Recently, SAS Global Forum announced the call for papers for the 2011 conference to be held at Caesars Palace in Las Vegas. Since the conference is in Las Vegas, I’ve been thinking a lot about games of chance: blackjack, craps, roulette, and the like. You can analyze these games by
My mother taught me to put things away when I'm finished using them. She doesn't use a computer, but if she did, I know that she'd approve of this tip from my book: Tip: Always close your files and data sets when you are finished reading or writing them. In
Today is the birthday of Bernhard Riemann, a German mathematician who made fundamental contributions to the fields of geometry, analysis, and number theory. Riemann is definitely on my list of the greatest mathematicians of all time, and his conjecture about the distribution of prime numbers is one of the great
Missing values are a fact of life. Many statistical analyses, such as regression, exclude observations that contain missing values prior to forming matrix equations that are used in the analysis. This post shows how to find rows of a data matrix that contain missing values and how to remove those
Peter Flom reminded readers of his blog that you should always end a SAS procedure with a RUN statement. This is good rule. However, PROC IML is an exception to the rule. In PROC IML, the RUN statement is used to execute a built-in subroutine or a user-defined module. You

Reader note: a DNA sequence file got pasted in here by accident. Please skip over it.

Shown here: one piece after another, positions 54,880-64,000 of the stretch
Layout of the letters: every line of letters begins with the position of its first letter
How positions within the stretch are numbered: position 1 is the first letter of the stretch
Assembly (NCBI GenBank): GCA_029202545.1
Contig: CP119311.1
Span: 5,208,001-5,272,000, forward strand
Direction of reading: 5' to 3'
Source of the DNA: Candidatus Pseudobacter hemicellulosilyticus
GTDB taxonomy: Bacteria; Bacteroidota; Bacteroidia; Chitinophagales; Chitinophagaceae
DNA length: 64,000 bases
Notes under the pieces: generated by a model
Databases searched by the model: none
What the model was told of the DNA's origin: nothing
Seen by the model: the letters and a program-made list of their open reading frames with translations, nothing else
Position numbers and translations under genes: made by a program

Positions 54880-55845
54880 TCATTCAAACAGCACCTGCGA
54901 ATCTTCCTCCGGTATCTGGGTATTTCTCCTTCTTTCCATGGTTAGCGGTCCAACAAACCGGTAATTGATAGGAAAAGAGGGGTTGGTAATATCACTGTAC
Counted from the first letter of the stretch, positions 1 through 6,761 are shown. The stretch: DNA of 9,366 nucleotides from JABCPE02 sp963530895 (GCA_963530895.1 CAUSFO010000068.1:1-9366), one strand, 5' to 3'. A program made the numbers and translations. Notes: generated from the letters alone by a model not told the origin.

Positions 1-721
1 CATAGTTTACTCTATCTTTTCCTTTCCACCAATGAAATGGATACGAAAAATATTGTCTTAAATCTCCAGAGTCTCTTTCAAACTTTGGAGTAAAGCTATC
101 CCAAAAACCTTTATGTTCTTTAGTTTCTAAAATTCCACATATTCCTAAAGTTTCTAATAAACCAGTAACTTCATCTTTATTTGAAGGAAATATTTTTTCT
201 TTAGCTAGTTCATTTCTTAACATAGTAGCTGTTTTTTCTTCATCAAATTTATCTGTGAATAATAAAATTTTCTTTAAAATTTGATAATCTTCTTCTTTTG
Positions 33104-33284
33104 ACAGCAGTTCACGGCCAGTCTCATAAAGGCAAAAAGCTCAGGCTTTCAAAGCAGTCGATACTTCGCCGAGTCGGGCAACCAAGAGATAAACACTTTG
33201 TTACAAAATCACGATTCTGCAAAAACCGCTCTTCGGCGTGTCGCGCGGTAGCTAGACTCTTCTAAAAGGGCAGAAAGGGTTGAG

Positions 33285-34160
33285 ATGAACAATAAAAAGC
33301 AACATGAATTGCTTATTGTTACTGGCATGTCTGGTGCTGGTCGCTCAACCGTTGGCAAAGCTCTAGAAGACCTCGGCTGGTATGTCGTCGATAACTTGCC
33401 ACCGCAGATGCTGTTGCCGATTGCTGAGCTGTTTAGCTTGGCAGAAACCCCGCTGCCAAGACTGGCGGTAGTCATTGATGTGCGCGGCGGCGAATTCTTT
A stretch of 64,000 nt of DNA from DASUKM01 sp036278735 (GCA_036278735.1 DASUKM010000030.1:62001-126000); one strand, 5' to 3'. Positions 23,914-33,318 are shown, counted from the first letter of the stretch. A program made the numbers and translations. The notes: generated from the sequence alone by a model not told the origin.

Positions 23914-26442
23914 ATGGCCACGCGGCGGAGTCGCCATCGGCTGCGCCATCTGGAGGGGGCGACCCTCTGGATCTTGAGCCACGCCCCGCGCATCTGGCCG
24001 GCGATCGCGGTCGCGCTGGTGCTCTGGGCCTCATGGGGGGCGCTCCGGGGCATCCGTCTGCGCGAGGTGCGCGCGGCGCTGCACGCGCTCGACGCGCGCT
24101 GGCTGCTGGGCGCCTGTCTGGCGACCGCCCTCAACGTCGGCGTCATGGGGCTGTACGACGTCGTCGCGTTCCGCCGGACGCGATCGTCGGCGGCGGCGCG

A frequently performed task in data analysis is identifying all the observations in a data set that satisfy certain conditions. For example, you might want to identify all of the female patients in your study or to identify all patients whose systolic blood pressure is greater than 140 mm Hg.
"How do I apply a format to a vector of values in IML? In the DATA step, I can just call the PUTN function.” This question came from a SAS customer that I met recently at a conference. My reply? Use the PUTN function, but send it a vector of
The R You Ready blog posed an interesting problem. Essentially, you have a vector that contains n(n+1)/2 elements, and you want to pack those elements into the upper left triangular portion of a matrix. For example, if your data are proc iml; /** vector v is given: ncol(v) = n(n+1)/2 for
When programmers begin learning a new computer language, the first program they write is often one that prints the text “Hello, World!” Successfully writing a Hello World program assures the programmer that the software is successfully installed and that all necessary features are working: parsers, compilers, linkers, and so on.